Lobster has long been regarded as a seafood delicacy by gourmet chefs throughout the world, and over the years aficionados have learned to pair it with wines that enhance the overall dining experience. Lobsters are crustaceans that are indigenous to all the oceans, where they reside on the sea floor that extends from the shoreline to the edge of the continental shelf. Since it is so widely available throughout the world, lobster can be prepared and served in many different ways, often reflecting regional tastes and cooking styles.
The classic style entails boiling or steaming the lobster and serving it with drawn butter for dipping, but many chefs also like to grill, pan-roast, or stir-fry their lobster, or even bake it in a puff pastry. Besides drawn butter for dipping, lobster is often served with a creamy sauce, and it can be delicious with a tomato sauce in pasta, with Asian spices in a stir-fry, or with vinaigrette in a salad of chilled lobster.
There is no perfect wine to serve with lobster—one size does not fit all. The best wine for lobster is a matter of personal taste and the choice will vary depending on how it is prepared and served.
For boiled or steamed lobster, many people will choose a Chardonnay from California or a white Burgundy from France (such as Pouilly Fuisse), which have subtle oak nuances and a delicate balance of acidity and fruit to complement the richness of the lobster meat. Other good pairings would be Sancerre (from the Loire Valley in France), a Sauvignon Blanc (especially from New Zealand or California), or maybe even a nice Pinot Grigio from Italy.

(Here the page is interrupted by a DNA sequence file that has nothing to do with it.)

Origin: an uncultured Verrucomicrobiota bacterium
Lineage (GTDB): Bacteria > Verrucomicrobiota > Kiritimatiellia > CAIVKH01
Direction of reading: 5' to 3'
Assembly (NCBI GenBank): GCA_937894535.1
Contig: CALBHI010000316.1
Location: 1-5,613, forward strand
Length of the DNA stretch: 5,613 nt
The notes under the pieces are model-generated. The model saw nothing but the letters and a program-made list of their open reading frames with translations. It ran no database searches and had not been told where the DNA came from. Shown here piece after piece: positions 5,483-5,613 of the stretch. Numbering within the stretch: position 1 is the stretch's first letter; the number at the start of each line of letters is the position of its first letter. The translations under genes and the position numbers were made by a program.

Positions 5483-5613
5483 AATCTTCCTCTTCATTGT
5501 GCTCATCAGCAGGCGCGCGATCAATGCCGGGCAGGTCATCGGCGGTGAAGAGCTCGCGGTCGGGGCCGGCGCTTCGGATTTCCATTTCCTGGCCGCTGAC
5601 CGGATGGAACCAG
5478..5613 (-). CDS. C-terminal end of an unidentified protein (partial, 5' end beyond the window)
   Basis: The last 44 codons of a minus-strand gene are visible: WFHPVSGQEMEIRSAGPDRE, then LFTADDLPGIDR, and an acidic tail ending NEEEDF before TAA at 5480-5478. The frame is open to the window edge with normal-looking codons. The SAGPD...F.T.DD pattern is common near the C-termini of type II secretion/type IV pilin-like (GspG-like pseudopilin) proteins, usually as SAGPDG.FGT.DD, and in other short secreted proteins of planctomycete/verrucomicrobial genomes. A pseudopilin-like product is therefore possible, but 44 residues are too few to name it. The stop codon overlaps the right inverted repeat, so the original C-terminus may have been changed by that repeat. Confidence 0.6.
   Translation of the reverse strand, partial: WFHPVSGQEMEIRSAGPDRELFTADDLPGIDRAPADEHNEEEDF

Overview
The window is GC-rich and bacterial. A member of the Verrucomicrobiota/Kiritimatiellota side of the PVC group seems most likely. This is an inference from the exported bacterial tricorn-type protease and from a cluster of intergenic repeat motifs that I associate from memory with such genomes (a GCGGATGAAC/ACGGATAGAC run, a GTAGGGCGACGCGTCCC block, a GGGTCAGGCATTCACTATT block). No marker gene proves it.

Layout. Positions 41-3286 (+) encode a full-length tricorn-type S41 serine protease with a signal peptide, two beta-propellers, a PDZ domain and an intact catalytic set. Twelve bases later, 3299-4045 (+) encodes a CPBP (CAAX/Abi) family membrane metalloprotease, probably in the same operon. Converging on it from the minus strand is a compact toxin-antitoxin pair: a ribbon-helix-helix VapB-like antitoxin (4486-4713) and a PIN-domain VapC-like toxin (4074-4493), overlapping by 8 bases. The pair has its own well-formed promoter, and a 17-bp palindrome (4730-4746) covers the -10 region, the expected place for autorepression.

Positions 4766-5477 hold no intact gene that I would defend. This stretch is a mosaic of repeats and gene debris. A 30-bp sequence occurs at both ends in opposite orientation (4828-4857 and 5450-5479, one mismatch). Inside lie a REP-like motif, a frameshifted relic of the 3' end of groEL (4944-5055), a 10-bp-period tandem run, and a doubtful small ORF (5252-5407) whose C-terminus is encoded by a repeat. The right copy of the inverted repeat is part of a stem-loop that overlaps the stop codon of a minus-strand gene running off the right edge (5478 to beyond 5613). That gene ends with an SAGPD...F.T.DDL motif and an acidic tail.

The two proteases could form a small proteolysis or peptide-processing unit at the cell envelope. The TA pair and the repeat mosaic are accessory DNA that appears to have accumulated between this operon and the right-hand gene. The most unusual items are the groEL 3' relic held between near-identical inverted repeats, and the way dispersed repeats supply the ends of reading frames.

Grilled lobster needs a wine that can handle the char from the grill, and a Muscadet (from the Loire Valley) or a white Rioja (from Spain) might do the trick. For many connoisseurs, a toasty Chardonnay pairs wonderfully with grilled lobster. Lobster cooked with Asian spices would go well with a spicy Gwurztraminer.
Lobster in a creamy sauce needs a big wine with ample acidity and mouthfeel, like a white French Burgundy (a Montrachet or Meursault if you want to splurge) or a New World Chardonnay.
When serving chilled lobster in a salad, a white wine with high acidity will work best with the vinaigrette dressing. Try a German Riesling with lots of acidity, or a Pouilly-Fumé or Sancerre. If you are dining alfresco on a hot summer day, try this dish with a sparkling white wine.
Many wine experts believe that lobster should never be served with red wine, however, some people think that lobster in a tomato sauce should be enjoyed with Chianti, a red wine that has been paired with tomato sauce for centuries. For the adventuresome, a nice Pinot Noir from California might work well with grilled lobster.
Dining on lobster is usually a fabulous culinary experience, which will be enhanced with a good wine that suits the style of preparation. The “right” wine for a lobster dish is the one that best suits a person’s palate and budget.